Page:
The one thing I have found in traversing this type of landscape, is that if a person is not traveling in a vehicle, ie; they are on foot or the ever present bicycle, there is always a backpack present. This works only in your favor.

About three or four years back, I was hired to penetrate the satellite office for a company whose employee was up to no good, and regularly absent from the office where he was the sole occupying force. For two or three weeks straight, both in the middle of the day and evening I would venture into the office building dressed in whatever I chose to wear in order to blend into that landscape of lawyers, insurance agents, and small office rental America. When they decided they were going to terminate his employment they asked if I could go in the night before and obtain all relevant documents and his desktop PC, to which I obliged. After spending the better part of an afternoon going through the office collecting what was needed, I left well after dark with the contents in tow in a roller suitcase, dressed in a Filson Mackinaw jacket, khakis and leather boots, and a messenger bag on my shoulder. Walking out, with the lady across the hall to the elevator bank she asked “how long have you worked in that office?” I laughed, then lied “two years too long.” She simply added “Isn’t that all of us.” As the elevator doors opened she bid me a good evening.

What we term “tactical” gear is not as out of place in American culture as one may be lead to believe. For instance, the retailers TJ Max and Marshals carry on the regular, backpacks, fanny packs and duffel bags in OD Green, Black, knock off camo and Coyote complete with MOLLE panels. Every major hardware store sells one handed, pocket clip knives work knives, and I know a large swath of guys who carry a pocket clipped knife who either don’t own a gun, or are anti-gun. This mythos of a knife in the top of your pocket equates you to carrying a firearm is little more than none sense. Hang around the outside of a truck stop sometime and observe all of the guys looking for handout or rides across the country. Most all of them have a knife and I would venture to guess that less than 5% of them have a firearm. The same could be said of sitting in a sandwich shop, taco or burger joint during the lunch rush. The average blue collar guy (and gal) carry a one handed folder every day. There might be a gun under the seat or in the arm rest, but the majority of laborers aren’t carrying a gun at work. This is America after all.

The “Gray Man” methodology is well intentioned in it’s more honest areas, but we also need to call a spade a spade. Some of this is nothing more than slick marketing, convincing you to spend three hundred dollars on a shirt and pant ensemble to make it look like you spent $150 at Kohls.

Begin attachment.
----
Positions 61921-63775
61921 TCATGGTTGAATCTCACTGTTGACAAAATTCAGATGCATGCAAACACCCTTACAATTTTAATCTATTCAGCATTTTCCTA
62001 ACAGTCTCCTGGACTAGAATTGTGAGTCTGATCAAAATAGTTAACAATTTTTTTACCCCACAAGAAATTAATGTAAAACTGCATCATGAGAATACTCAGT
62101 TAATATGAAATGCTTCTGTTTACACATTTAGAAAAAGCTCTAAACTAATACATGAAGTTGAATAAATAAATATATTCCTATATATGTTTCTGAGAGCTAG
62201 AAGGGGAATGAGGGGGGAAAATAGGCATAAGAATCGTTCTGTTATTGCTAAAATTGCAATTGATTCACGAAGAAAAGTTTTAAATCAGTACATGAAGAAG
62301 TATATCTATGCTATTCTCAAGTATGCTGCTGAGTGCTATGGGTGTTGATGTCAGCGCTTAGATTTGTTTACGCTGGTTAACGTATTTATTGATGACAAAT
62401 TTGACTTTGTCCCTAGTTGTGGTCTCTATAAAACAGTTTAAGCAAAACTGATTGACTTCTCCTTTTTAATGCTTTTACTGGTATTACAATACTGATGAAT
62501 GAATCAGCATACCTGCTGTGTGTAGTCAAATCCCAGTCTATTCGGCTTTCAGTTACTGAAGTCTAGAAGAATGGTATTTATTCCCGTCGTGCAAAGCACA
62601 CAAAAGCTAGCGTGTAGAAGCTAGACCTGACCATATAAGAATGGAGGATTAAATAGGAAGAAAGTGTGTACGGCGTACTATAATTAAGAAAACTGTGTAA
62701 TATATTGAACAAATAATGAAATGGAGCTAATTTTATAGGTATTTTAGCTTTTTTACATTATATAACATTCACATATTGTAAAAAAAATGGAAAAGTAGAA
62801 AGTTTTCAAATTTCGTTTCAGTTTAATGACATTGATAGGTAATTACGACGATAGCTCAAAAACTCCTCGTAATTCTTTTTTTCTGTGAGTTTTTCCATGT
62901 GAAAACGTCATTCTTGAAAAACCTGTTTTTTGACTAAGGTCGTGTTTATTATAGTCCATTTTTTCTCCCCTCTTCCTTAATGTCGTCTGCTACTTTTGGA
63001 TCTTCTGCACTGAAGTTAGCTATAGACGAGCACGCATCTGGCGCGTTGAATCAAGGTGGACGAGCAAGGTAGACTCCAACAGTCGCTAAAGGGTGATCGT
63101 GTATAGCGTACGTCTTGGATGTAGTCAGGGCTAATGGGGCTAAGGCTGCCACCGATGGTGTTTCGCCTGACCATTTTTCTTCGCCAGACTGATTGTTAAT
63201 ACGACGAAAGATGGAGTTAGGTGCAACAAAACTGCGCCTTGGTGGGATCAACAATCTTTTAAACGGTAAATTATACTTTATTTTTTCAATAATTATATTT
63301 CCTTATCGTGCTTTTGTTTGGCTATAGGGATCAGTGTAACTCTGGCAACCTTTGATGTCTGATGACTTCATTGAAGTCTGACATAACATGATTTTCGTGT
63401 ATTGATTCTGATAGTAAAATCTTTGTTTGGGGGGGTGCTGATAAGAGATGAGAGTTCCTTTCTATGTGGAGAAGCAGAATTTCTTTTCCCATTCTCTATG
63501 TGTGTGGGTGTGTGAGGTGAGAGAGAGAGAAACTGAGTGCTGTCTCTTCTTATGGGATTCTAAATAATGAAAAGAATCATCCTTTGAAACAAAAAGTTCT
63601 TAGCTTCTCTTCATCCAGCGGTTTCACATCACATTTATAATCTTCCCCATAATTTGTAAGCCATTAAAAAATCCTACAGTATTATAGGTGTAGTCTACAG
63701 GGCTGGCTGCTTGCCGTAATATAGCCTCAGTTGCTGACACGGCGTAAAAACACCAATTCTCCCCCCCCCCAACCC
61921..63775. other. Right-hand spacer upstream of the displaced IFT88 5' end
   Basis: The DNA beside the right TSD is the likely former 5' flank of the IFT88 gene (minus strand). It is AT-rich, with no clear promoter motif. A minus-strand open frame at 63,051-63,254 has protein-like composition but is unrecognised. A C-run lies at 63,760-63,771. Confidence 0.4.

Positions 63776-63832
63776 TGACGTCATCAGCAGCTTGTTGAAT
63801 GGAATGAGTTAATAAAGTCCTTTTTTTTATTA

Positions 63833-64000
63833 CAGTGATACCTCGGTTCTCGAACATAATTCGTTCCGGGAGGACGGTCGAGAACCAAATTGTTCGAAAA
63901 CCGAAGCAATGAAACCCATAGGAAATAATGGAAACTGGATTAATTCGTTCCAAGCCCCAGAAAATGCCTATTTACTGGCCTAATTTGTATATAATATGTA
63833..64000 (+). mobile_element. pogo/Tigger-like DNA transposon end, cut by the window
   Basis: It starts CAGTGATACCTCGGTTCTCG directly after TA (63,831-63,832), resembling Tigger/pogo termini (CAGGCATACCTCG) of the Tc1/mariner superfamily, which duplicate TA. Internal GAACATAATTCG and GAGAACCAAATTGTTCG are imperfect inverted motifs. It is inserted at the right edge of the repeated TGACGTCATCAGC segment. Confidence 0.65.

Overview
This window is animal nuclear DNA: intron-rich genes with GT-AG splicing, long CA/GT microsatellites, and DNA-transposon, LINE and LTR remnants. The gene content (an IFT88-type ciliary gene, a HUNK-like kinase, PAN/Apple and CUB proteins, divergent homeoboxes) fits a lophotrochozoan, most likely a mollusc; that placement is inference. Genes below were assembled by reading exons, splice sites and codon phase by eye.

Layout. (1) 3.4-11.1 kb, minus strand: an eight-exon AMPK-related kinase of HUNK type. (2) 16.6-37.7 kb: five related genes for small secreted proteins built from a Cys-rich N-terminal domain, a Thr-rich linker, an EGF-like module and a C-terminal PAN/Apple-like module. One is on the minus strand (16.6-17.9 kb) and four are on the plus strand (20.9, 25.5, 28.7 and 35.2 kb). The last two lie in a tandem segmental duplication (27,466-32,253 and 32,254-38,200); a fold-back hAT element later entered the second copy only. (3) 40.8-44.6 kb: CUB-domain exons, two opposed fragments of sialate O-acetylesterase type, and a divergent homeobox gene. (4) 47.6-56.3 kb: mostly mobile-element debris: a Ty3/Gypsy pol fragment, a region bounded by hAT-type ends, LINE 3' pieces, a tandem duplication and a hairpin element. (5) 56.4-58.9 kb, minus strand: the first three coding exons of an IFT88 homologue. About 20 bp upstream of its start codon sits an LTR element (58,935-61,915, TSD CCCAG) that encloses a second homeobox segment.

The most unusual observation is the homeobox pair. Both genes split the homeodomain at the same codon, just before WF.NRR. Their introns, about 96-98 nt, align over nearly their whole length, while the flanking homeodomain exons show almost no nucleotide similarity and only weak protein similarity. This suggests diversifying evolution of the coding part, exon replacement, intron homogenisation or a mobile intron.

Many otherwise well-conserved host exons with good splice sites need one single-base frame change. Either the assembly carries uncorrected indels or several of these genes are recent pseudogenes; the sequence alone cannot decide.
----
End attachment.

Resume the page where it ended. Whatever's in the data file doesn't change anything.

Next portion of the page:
In all of my years, which can now be marked by having successfully traversing from one century to another working surveillances, protection details and being situationally present ; there was always one thing that made people stand out of the crowd more than anything. It was and remains how they acted, or carried themselves. The guy who always starts problems in a nightclub, wedding, or social event telegraphs his intentions a half hour or more before the show starts.

Having worked in any myriad of environments both domestically and abroad my clothing never made me “stand out”. Having, at times, a rough edged demeanor certainly did.

All that to say, blending into the landscape from which you live and work around on a daily basis isn’t difficult, its nothing more than common sense. But for the love of God, if you go to Europe, leave the white socks at home.

3 thoughts on “On being a “Gray” man

  1. Thank you for this common sense information. Back in the 70s and early 80s when I was hitchhiking all over the western US I always had a Buck 110 on my hip. No one said anything. Those were good times.

    Liked by 1 person

  2. I rarely read more than a paragraph these days, before moving onto the next thing. However, I read every word of this post. You paint pictures with your words and that is worth my time. I also need to be reminded of what it takes to move through the world more smoothly. As I get older, it’s easier. Most pay no attention to the older woman.

    I buy most of my clothes at thrift stores. You can’t always find what you want when you want it, but I’ve seen everything you mentioned at a thrift store at one time or another. Your $150 at Kohl’s is my $15 at the Thrift store. Cheers!

    Like